Common law marriage is a type of union in which a couple lives together and presents themselves as married without actually obtaining a marriage license or undergoing a formal ceremony.
In the United States, common law marriage is recognized in a limited number of states, and its legality varies depending on the jurisdiction. Is Alabama a common law state? No, but there are some circumstances where common law marriage in Alabama could be recognized.
In this article, our Alabama Divorce lawyers clearly explain the changes in the law. To find out how these changes apply to your situation, please call (256) 859-7277 or contact us through our website for a free consultation.
History of the Changes to Alabama Common Law Marriage Laws
In 2016, Governor Robert Bentley signed a bill that abolished the practice of Alabama common law marriage. Effective January 1, 2017, anyone entering into a common-law marriage would not be recognized as such, pursuant to Alabama Code Section 30-1-20.
So how does Alabama recognize common-law marriages? Individuals in Alabama who were living under valid “common law marriage” arrangements before January 1, 2017, are still classified as “married” if they have presented themselves openly to be “husband and wife.”
Previous Requirements for Common Law Marriage in Alabama
Common-law marriage is dissimilar to a customary marriage in that it does not require couples to perform ceremonies conducted by public or religious officials. Furthermore, couples are not obligated to acquire marriage licenses. Historically, Alabama law required individuals of common-law marriages to enter into agreements of marriage relationships and then present themselves publicly as “married.”
Prior to 2017, the legal requirements related to common-law marriages were:
- Each person had to be legally able to marry (meaning neither partner was already married, they were both of legal age, and they were not closely related);
- Both partners intended to marry; and
- The couple held themselves out as a married couple.
Meeting the burden of proof for holding yourself out as a married couple could be demonstrated in various ways.
Some of the most common options included:
- Referring to each other as spouses in public,
- Opening a joint bank account,
- Using the same last name,
- Buying a home or signing a lease together,
- Using wedding rings,
- Sharing household duties and expenses, and
- Filing a joint tax return.
The easiest option was an affidavit of common law marriage. This notarized statement gave each spouse’s consent to have their relationship recognized as a common law marriage. Couples could attach the documentation noted above to back up their request.
The new law changed legal implications for the judicial systems of the State of Alabama, one of the few states that had still recognized “common-law marriages.”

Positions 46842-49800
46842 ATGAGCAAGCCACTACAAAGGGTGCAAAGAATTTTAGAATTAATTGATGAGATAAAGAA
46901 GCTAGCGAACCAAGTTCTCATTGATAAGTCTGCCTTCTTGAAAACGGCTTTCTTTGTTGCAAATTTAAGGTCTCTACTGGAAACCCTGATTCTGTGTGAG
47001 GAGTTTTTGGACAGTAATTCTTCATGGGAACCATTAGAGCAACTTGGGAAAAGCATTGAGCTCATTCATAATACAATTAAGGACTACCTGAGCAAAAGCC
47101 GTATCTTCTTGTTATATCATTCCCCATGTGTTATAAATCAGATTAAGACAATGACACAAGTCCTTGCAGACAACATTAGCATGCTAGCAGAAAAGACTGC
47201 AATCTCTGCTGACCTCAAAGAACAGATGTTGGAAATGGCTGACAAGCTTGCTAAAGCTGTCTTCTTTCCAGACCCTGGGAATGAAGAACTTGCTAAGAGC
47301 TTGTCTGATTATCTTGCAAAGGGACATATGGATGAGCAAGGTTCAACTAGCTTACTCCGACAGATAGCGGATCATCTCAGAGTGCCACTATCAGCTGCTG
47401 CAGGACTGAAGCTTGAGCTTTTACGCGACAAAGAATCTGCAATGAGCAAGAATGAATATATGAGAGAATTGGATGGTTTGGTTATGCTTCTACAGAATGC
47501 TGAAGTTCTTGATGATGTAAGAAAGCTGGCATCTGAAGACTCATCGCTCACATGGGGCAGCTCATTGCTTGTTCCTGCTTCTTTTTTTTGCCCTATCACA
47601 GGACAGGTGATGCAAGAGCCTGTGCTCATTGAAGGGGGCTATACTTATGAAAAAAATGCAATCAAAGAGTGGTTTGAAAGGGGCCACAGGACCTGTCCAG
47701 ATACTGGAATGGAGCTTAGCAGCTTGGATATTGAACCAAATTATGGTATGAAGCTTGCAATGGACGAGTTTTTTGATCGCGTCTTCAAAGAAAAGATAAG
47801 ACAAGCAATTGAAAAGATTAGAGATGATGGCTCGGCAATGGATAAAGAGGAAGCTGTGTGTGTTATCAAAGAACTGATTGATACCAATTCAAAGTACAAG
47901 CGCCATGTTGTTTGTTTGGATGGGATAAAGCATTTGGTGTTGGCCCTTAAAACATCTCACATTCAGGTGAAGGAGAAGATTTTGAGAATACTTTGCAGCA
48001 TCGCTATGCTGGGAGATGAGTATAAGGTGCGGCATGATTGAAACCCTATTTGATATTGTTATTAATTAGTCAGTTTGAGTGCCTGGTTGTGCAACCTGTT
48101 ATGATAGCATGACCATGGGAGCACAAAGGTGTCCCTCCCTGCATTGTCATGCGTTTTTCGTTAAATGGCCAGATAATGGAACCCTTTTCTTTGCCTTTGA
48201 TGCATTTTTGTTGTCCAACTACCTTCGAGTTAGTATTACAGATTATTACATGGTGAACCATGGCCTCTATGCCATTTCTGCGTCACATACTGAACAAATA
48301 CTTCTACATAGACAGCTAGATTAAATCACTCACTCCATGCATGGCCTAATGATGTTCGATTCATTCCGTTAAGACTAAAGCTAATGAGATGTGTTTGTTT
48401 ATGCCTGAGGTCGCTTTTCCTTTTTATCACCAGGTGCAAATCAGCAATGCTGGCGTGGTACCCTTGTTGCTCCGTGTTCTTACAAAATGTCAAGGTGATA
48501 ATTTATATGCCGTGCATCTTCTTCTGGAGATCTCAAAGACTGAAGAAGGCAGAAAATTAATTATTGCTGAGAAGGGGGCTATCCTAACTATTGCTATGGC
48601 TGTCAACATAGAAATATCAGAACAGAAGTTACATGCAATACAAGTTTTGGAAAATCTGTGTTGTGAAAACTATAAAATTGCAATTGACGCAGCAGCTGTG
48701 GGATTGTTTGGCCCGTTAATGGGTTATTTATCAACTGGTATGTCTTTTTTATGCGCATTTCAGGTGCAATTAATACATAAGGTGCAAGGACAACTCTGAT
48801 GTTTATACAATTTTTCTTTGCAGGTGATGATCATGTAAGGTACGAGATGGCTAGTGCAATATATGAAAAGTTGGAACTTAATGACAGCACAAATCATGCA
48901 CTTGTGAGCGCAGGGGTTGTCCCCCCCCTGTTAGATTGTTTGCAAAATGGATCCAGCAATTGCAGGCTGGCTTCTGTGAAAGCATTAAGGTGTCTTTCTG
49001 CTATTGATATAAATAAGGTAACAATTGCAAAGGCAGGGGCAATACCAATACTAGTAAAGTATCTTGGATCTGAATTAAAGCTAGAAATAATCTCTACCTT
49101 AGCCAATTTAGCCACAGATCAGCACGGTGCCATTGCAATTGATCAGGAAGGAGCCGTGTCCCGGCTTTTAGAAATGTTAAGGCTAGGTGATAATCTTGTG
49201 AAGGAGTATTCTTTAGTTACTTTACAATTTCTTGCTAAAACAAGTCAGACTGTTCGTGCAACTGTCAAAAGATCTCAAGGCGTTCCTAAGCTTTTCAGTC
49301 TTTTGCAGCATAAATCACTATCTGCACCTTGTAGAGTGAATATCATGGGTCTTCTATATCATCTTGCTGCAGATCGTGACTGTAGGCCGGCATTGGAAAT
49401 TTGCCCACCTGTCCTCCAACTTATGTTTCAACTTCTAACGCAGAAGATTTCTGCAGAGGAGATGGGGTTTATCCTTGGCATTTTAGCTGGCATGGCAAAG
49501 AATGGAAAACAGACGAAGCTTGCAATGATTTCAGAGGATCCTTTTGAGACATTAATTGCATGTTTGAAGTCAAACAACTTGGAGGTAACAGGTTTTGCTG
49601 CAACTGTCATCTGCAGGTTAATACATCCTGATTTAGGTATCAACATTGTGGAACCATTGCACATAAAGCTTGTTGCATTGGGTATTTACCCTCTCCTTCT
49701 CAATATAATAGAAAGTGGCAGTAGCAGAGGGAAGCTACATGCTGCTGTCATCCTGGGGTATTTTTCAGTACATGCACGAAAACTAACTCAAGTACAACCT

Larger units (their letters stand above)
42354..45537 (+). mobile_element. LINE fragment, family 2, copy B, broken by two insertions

Some legal issues with common-law marriages can emerge when one person in the relationship denies the “common-law union” has transpired. Then the courts must evaluate several circumstances to determine if the couple’s “union” was binding as a “marriage” and then make appropriate rulings.
If a spouse tries to claim there was no common law marriage, the other spouse has multiple ways of refuting that.
A judge will look at different factors when making a decision. Some of the questions a judge will try to answer include:
- Did the couple live together?
- Did they have a joint bank account?
- Were they raising any children together?
- How were household expenses and duties split?
- Did one spouse use the other partner’s last name?
- Did they file joint tax returns?
- Did they sign any contracts such as a lease, car purchase, etc.?
A yes answer to one question doesn’t guarantee the judge will find there was a common law marriage. They will look at multiple questions and other factors when issuing a ruling.
Is There a Common Law Divorce?
No, once a couple has a recognized common law marriage, it’s a legally binding marriage. That means the only way to end it legally is through a formal divorce through court or when one spouse passes away.
Current Marriage Options in Alabama
Couples in long-term committed relationships do not need to obtain a marriage license or even go through a ceremony to be legally married. Alabama Act 2019-340 eliminated the need for a marriage license.
Now, couples only need to complete an Alabama Marriage Certificate and an affidavit that confirms that each spouse:
- Is at least 18 years of age or between 16 and 18 years of age with the consent of a parent or guardian;
- Has mental and legal capacity to enter into a marriage;
- Is not related to the other spouse in a way that would violate the state’s incest laws; and
- Wants to enter into the marriage of their own free will and not under duress or coercion.
Once everything is completed, the couple must return the documents to the appropriate probate court within 30 days of signing. If each person signs on a different date, the court will consider the latter one as the start date for the 30-day countdown. The probate court will record the certificate to confirm it’s a legal marriage.
Contact a Family Law Attorney in Alabama
Do you have questions about common law marriage in Alabama? If so, please contact The Law Offices of Charlotte Christian and Associates today. Attorney Charlotte Christian has years of experience assisting clients throughout Alabama with all their family law questions. Whatever your family law needs, Charlotte stands ready to help.
Our firm is committed to assisting clients to overcome hardships and build a stronger, happier life. Please schedule a free, initial consultation by either contacting us online or calling (256) 859-7277 so we can discuss the best course of legal action for you.